Locally known as “Grief,” the angel in Waco’s (McLennan County), Holy Cross Cemetery marks the resting place of merchant Emilio Davila (1864-1928) and his wife Juanita (1886-1928).
Dallas’ Grove Hill Memorial Parks angel guards the graves of Frank W. (1872-1921) and Myrtel Pickens Blakeney (1878-1962).
William Scott Youree (1872-1904) died while in Mexico. His parents and sister erected a Weeping Angel to mark his grave in the Scottsville Cemetery in Scottsville (Harrison County). His sister Susie Rose Youree (1881-1974) now rests there with him. She is missing her left hand – the most common damage found in these statues. (Houston’s version lost her hand to vandalism, but it has been repaired in recent years.)
In Denison’s (Grayson County) Calvary Cemetery, a grieving angel watches over the Lindsay family plot.
Famed sculptor Frank Teich created the angels in Houston and Scottsville. Scottsville cemetery has been said to have the largest collection of the famous stone artist’s work in one place. Glenwood has numerous, stunning examples of his work as well.
Frank Teich was a sculptor and stonecutter, born in Germany in 1856. He supervised the stonecutters and inspected the granite used in for the state capital building in Austin. He later opened Teich Monumental Works creating such pieces as the Confederate and Firemen’s monuments on the capitol grounds in Austin, the Sam Houston monument in Houston, and other famous stone and bronze works.
These five Texas angels, as well as others across the world, are based upon the “Angel of Grief,” a 1894 sculpture by William Wetmore Story. It serves as the grave marker of the artist and his wife at the Protestant Cemetery in Rome, Italy.
When Story’s beloved wife Emelyn died at the age of 74, the sculptor fell into despair and ceased to work. His children encouraged him to return to sculpting, if only to create a monument for their mother, and he did. After completing the statue, he left his studio and never returned. He died the following year.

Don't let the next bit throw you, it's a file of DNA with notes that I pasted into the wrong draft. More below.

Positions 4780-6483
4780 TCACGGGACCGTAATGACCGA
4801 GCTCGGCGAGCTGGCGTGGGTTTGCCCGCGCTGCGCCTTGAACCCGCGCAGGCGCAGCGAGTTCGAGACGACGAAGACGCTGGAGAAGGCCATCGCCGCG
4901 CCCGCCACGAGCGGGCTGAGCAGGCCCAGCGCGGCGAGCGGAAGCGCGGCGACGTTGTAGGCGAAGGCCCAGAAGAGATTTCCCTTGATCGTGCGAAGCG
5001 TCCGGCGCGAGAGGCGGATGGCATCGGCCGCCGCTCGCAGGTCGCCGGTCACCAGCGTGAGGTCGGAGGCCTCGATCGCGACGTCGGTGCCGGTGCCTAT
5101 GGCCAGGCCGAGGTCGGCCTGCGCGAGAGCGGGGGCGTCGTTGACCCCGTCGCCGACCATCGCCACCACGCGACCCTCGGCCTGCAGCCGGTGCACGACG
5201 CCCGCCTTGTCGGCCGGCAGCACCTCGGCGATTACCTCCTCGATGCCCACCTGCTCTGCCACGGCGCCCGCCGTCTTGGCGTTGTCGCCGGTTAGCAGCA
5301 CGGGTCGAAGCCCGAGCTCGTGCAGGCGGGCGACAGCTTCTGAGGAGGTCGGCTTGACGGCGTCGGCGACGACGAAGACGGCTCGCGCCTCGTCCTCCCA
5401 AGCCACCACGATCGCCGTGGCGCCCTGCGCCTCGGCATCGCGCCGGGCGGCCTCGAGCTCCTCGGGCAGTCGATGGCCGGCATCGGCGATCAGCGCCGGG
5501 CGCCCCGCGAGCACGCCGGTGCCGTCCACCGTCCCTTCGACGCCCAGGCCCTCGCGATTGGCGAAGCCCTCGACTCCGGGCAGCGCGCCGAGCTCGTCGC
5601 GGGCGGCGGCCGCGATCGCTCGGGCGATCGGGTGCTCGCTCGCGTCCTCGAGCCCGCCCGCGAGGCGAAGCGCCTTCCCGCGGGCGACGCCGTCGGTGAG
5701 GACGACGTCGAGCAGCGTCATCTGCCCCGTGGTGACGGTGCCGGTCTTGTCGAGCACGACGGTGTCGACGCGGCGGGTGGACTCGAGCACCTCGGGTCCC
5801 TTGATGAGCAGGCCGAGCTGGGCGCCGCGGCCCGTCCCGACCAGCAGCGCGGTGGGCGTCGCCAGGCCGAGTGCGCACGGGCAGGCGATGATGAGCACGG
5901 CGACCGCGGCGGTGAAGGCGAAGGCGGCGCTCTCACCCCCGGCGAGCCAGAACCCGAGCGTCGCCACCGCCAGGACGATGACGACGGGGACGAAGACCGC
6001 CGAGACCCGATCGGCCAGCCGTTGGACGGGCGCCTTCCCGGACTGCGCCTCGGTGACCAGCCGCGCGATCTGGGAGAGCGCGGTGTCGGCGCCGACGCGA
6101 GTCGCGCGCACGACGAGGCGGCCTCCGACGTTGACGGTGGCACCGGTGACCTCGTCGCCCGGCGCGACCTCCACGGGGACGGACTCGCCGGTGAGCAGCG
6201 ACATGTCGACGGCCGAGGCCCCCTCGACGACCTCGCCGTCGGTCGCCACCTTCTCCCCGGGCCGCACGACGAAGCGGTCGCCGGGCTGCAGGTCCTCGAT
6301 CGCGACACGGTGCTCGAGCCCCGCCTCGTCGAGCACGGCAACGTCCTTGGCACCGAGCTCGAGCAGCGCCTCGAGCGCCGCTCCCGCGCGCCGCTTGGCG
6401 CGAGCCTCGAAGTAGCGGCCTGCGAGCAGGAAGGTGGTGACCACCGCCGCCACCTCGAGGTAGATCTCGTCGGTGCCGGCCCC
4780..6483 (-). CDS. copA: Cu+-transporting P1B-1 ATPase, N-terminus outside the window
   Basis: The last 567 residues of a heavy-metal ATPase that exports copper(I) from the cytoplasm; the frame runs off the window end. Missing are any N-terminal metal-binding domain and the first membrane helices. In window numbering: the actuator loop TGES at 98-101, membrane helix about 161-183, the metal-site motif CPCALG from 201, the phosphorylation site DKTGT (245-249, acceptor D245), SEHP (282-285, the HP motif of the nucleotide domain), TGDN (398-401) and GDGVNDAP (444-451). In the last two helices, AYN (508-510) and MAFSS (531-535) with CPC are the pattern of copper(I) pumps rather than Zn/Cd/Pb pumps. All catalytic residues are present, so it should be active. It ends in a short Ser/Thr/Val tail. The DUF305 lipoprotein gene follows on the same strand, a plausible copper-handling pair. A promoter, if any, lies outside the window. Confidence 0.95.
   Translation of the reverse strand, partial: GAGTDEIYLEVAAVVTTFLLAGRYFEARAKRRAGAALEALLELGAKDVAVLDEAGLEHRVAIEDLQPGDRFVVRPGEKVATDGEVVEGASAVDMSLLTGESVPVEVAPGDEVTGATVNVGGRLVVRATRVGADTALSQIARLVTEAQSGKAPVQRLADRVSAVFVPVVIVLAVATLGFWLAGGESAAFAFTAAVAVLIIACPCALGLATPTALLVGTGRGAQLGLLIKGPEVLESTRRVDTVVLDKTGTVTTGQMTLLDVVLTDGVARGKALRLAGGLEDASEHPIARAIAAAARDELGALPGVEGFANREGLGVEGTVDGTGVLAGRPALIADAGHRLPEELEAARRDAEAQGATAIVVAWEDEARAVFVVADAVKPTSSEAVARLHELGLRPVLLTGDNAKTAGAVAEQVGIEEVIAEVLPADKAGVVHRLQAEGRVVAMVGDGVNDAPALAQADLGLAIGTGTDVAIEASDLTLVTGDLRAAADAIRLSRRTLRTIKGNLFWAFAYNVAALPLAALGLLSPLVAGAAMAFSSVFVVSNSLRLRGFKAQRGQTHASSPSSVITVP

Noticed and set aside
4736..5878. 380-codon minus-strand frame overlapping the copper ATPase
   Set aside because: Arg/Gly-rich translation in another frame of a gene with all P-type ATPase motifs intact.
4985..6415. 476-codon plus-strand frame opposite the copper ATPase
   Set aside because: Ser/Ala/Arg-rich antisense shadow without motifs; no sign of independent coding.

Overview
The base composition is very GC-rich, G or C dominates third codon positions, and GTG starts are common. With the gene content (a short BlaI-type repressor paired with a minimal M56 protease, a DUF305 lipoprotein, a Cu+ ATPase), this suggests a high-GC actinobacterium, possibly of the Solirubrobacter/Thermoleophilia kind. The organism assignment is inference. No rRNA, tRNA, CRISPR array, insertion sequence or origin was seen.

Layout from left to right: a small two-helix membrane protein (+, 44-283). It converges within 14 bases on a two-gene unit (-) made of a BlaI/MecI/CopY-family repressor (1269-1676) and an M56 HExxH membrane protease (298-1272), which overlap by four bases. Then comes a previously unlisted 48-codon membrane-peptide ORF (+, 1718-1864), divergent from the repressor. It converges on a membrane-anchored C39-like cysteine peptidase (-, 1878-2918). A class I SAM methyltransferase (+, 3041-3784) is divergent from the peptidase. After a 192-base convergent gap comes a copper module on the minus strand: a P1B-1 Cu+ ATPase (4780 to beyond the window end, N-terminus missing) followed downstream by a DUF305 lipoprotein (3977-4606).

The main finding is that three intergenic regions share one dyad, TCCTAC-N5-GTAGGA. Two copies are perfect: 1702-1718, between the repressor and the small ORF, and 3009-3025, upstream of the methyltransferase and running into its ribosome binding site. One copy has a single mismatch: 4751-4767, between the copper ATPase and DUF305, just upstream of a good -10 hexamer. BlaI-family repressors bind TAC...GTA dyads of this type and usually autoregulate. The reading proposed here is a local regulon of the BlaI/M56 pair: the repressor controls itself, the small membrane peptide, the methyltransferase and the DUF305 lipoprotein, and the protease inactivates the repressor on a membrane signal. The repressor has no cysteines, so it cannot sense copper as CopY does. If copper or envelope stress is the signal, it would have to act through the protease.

The story associated with these beautiful creations is just as poignant and beautiful as they are.
On our way to visit the Spoetzl Brewery in Shiner, Texas, my husband agreed that since that outing was “his thing,” we should make a stop on the way that was something I would especially enjoy. And, yes…he knew that would entail sitting in the car as I roamed an old cemetery somewhere along the route, taking photos. He’s a good sport!
So, with a bit of quick Googling, I found Lavaca County’s Old Moulton Cemetery. It seemed to have a good number of older headstones and offer some exploring opportunities.
It was in this cemetery that I came across the marker of R.H. and E. J. McGinty – both born toward the first part of the 19th century.
The stone is in remarkably good shape, given that it has been exposed to Texas weather for over 100 years.
The engraving itself was obviously not done by a seasoned professional. But whoever did carve the marker took great care and engraved the names, information and epitaph to the best of their ability. The extra effort makes it all the more poignant.
So, who was this couple?
Robert Henry McGinty was born to Shadrach McGinty and Mary “Polly” Lamar McGinty on April 17, 1824 in Jones County, Georgia. Mary’s father James Lamar, according to family stories, was a first cousin to Mirabeau B. Lamar, the second president of the Republic of Texas.
Shortly after 1840, Robert’s family moved to Dallas County, Alabama where he would meet his future wife. Her name was Elizabeth “Eliza” Jane Lucas, who was born in Dallas County on November 14, 1828. They married on Feb. 6, 1844.
By the 1850 census, Robert, his new wife Jane (age 21) and their sons John Henry (age 3, born Dec. 1, 1846) and James Milton (age 1, born Jan. 10, 1849) lived on a farm next to Shadrack’s in Catahoula Parish, Louisiana.